After a near miss in 2015, Dustin Johnson hoists the U.S Open trophy at Oakmont
Oakmont, Pennsylvania - Okay, so finally the games' most naturally talented athlete and
ballstriker gets off the schneid and wins his first major at the 116th U.S Open at Oakmont.
For Dustin Johnson it's been six years of close calls, controversial rules infractions, poor
decisions, errant shots and 3 putts under the pressure. From Whistling Straits at the 2010 PGA
Championship, to last years putting folly on the 72nd hole at Chambers Bay (and all of those
instances in between), it appeared that this would be different. Finally, DJ could get through
a major where he clearly is the best player that given week (apologies to 54 hole leader Shane
Lowry, but Johnson looked like the one to beat even starting the final round 4 shots back) and
finish it off . . . and thankfully that's how this year's version of the U.S Open ended. Oh but
the gents in the blue blazers almost always find a way to muddle up the story.
On a Father's Day that offered perfect conditions in Western, Pennsylvania it was an innocent
little occurrence on the fifth green that sent the golf world into it's own free fall of outrage.
As if you haven't seen or heard already - Johnson, after running his birdie putt 4 feet by the
hole, took practice strokes next to the ball before attempting his par putt. As he was about to
sole the putter he observed the ball move slightly. He immediately summoned the USGA rules
official who ruled that Johnson had not caused the ball to move, no penalty - DJ made his par
putt and moved on. Case closed . . . or not. Later the USGA looked at the video and deemed it
was likely that Johnson caused the ball to move. Nearly and hour and a half later on the twelfth
hole, they informed Johnson that it appeared he may have been the cause and is likely facing a
1 stroke penalty.
From that point on, Johnson played with the knowledge that his score might be -5 or it might be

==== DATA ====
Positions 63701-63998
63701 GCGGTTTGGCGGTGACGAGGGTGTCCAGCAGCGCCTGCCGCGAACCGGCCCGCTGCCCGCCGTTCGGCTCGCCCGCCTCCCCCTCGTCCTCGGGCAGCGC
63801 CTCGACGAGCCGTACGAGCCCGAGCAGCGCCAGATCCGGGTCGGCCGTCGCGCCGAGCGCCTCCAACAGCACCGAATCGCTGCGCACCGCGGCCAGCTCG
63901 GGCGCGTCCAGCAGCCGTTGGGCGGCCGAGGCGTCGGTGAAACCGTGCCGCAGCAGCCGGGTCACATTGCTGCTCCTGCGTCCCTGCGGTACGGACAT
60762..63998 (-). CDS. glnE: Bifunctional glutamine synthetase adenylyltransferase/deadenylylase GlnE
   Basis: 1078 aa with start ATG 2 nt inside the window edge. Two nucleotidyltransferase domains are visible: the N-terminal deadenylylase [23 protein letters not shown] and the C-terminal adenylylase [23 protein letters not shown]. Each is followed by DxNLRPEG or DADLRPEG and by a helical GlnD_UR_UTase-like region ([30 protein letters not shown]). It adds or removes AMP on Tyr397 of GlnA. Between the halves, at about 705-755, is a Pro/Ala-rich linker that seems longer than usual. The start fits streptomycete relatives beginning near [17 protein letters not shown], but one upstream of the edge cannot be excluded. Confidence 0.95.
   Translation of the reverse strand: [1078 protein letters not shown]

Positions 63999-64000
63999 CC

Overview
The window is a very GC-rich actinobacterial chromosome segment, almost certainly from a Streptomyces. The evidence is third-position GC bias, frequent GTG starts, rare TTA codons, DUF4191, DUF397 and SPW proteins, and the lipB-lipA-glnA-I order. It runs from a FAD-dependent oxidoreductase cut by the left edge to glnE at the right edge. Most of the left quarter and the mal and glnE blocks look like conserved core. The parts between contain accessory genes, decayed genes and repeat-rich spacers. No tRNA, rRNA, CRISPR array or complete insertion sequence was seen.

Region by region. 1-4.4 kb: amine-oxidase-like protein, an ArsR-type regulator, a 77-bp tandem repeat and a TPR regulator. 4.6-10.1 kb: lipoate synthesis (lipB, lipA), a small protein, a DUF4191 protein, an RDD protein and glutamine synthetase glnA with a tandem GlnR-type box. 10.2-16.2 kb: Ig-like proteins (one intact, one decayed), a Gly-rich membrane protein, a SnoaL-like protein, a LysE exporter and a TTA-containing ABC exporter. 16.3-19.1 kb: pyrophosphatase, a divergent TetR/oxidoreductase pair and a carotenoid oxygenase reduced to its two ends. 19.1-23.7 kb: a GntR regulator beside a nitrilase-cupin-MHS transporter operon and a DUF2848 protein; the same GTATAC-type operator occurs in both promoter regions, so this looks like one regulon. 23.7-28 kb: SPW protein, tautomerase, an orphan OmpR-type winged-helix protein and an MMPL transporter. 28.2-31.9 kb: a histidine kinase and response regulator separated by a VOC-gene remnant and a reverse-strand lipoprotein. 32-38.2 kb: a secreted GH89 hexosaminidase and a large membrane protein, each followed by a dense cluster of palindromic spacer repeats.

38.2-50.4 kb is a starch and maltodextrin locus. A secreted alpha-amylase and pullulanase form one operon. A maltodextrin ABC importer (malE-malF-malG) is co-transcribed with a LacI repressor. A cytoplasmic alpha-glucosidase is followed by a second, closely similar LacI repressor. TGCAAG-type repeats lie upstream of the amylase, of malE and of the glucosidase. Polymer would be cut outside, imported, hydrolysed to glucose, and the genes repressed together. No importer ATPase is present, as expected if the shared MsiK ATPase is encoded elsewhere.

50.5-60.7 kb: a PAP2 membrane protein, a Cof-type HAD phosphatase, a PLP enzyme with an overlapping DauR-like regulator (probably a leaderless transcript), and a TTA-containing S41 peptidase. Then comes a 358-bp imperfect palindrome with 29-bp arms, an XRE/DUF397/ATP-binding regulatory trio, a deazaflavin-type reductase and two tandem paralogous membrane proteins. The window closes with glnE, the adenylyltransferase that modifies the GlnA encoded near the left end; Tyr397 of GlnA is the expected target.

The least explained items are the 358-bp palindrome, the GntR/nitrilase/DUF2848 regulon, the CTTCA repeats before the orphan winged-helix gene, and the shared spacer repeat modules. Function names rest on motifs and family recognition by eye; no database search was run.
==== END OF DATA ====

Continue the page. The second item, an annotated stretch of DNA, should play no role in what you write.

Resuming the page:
-4. How do you proceed with strategy for the remainder of the tournament. What sport has
rules that aren't decided on the field of play live? It was called a farce by those of us in the golf
media and many tour players like Rory McIlroy, Jordan Spieth, and Rickie Fowler. Jack Nicklaus
expressed the same sentiment as this debacle unfolded. Luckily Johnson blocked out the distraction
and played flawless golf coming home, including a magnificent birdie at the last for a final round
69 and a 3 stroke victory over Jim Furyk (66), Scott Piercy (69) and Shane Lowry (76).
Although he vehemently denied causing the ball to move on the fifth green, the stroke penalty
was accessed, which had Dustin Johnson officially at 69 for the round and a total score of 276 (-4).
Afterward, DJ was relieved it was over: "I know this golf course, it's very difficult to close. From
12 to 18, all I was trying to do was just one shot at a time and not to worry about what anybody
else was doing. Just focus on what I was doing. I just kept telling myself, it's just me and the golf
course. You know, I'm just playing the golf course today."
As one of the games' governing bodies, let's hope the USGA learned a little from this incident, and
how to handle such matters going forward. Hail to Dustin Johnson for overcoming and averting what
could have become a long lasting dark cloud on the sport.
In Johnson's U.S. Open Championship Bag:
- M1 Driver / 10.5* / Fujikura Speeder Evolution 2.0 Tour Spec 661X / 45.75" / D4
- UDI (#2) / Project X HZRDUS Black 105X
- Tour Preferred MB ('14) 3-PW / True Temper DG Tour Issue X100